1. The most direct instrument is forward freight agreements, which cover various shipping routes.
  2. The BDI predicted the 2008 recession in some measure when prices experienced a sharp drop.
  3. The shipping quotes are combined into the overall index with a 40% weighting for Capesize, and 30% each for Panamex and Supramax.
  4. The index can be accessed on a subscription basis directly from the Baltic Exchange as well as from some financial information and news services such as Bloomberg and Reuters.
  5. For example, when times are good, shippers are flush with cash that is, more often than not, spent on new ships.

Today, the Index is based on a daily panel of shipbrokers that submit their view of the current freight cost for various routes to the Baltic Exchange. The routes are representative, cover four different sizes of dry bulk ships, and are weighted together. The result is an assessment measuring the demand for shipping capacity against the supply of ships. Because it measures shipping capacity demand, it is considered a leading economic indicator because demand for capacity increases as the global economy expands and contracts along with a recession. Baltic Dry Index is a shipping and trade index issued daily by the London-based Baltic Exchange.

What Is the Baltic Dry Index?

After all, when demand for some raw materials rises, there will usually be a higher demand for shipping bulk commodities. There is academic work that suggests that commodity prices do help drive the BDI, at least in the short run. Coal, along with iron ore, is one of the most traded dry bulk commodities by volume in the world. Countries most involved in the importation of coal for their primary energy and electricity needs are India, China, and Japan. Grain is another major cargo in terms of seaborne dry bulk trade and accounts for a chunk of the total dry bulk trade worldwide. The Baltic Exchange calculates the index by assessing multiple shipping rates across more than 20 routes for each of the BDI component vessels.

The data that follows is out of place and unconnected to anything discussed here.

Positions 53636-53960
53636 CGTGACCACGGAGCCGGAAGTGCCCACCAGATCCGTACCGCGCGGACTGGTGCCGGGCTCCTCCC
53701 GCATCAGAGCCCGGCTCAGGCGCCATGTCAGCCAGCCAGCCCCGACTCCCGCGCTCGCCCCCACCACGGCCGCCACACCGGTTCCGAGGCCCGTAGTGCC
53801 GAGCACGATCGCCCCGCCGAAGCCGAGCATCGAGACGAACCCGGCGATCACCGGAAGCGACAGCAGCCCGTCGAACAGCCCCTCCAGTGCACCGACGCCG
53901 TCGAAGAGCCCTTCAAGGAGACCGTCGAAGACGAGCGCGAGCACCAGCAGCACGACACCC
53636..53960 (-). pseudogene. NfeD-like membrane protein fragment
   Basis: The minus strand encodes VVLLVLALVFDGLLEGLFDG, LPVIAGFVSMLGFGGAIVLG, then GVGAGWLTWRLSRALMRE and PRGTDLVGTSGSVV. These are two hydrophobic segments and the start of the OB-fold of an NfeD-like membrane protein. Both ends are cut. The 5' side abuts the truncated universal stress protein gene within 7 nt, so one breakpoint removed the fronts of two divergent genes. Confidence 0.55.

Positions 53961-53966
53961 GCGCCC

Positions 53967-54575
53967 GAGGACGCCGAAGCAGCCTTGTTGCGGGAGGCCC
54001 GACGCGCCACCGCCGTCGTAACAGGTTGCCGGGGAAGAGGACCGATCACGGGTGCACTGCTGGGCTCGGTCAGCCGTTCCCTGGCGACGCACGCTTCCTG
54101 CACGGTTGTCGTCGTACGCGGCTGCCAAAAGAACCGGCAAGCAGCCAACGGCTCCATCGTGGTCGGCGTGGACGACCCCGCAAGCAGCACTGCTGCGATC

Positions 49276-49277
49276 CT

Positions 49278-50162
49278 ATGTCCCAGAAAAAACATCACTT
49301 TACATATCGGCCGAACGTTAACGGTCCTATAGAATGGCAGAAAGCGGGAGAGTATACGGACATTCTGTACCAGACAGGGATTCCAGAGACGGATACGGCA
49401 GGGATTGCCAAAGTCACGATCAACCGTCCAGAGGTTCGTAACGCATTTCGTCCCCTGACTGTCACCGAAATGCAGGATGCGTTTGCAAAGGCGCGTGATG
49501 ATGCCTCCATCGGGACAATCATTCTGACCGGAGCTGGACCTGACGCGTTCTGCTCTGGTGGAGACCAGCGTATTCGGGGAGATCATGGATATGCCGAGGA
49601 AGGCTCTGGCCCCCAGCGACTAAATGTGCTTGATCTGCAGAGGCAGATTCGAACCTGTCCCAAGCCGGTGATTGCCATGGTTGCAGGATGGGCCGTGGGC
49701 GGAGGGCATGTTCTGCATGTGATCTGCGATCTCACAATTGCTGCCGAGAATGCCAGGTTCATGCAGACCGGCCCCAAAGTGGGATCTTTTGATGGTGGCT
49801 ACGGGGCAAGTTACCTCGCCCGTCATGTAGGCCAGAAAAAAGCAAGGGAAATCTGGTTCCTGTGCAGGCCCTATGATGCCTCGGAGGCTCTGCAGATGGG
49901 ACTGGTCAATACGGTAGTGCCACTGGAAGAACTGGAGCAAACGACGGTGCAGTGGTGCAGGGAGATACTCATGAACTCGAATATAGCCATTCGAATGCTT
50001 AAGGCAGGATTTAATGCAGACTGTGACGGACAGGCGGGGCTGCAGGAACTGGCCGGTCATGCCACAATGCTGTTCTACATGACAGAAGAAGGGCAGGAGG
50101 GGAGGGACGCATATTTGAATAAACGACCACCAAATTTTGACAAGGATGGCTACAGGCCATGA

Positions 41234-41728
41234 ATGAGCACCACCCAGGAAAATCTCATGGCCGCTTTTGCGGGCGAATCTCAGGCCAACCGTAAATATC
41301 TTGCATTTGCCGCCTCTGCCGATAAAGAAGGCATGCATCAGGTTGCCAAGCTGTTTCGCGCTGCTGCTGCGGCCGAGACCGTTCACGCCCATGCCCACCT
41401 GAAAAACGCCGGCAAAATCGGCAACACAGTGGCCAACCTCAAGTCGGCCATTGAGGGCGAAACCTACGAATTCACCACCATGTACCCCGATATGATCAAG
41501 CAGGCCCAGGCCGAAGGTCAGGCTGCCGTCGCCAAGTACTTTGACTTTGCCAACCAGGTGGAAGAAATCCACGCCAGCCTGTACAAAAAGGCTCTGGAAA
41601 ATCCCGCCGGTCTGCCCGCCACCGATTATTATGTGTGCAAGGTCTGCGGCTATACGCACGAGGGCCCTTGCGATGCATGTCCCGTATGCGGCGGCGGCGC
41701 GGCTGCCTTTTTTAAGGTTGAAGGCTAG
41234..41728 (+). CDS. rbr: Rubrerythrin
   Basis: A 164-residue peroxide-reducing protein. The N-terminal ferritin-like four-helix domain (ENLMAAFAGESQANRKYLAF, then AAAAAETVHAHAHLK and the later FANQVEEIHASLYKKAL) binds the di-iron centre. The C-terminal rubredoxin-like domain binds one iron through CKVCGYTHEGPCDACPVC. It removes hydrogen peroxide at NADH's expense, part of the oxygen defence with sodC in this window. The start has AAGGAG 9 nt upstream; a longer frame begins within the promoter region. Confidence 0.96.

While the Baltic Dry Index is a well-known leading economic indicator, it can sometimes be misleading.

Tankers can be loaded or unloaded within a day or so and prepared for a new voyage within days. Dry bulk ships require a week or more to load or unload cargo, and it can take weeks to clean and prepare a ship for new cargo. In 1985, the Baltic Exchange started compiling the Baltic Freight Index for dry bulk cargo on defined ocean routes.

→ How to trade the Baltic Dry Index?

Analyzing multiple geographic shipping paths for each index gives depth to the index’s composite measurement. Members contact dry bulk shippers worldwide to gather their prices and they then calculate an average. If “Baltic Dry Index” sounds a bit like something from a bygone era, you wouldn’t be too far off.

In addition to dry bulk cargo, the Baltic Exchange is also active in a wide range of other types of cargo, including tankers, container ships, and even air freight. It takes an assessment of nearly two dozen major shipping routes to gauge the rate of ships carrying dry commodity goods like coal, iron ore, and grain. When shipping rates are down due to slowing demand for commodities, it pulls the index lower.

This is because the index should increase as demand for shipping capacity rises, which should happen as an economy begins to heal from a downturn. While it shouldn’t be the only sign investors look for, it can be combined with other indicators to signal that the worst is finally over. The Baltic Dry Index (BDI) is a shipping freight-cost index issued daily by the London-based Baltic Exchange. The BDI is a composite of the Capesize, Panamax and Supramax timecharter averages. It is reported around the world as a proxy for dry bulk shipping stocks as well as a general shipping market bellwether. Dry bulk cargo is commodities that are shipped in loose unpackaged form.

The routes are meant to be representative, i.e. large enough in volume to matter for the overall market. Various futures exchanges also offer freight futures contracts, including the European Energy Exchange and the Singapore Exchange. Over the years, the Baltic Exchange started publishing subindices for each of the BDI vessel types (Charts 3a,b). The Panamex Index debuted in early 2000, followed by Capesize in 2014 and Supramax/Handymax in 2017. It is a large bulk carrier that usually has five cargo holds and deck cranes.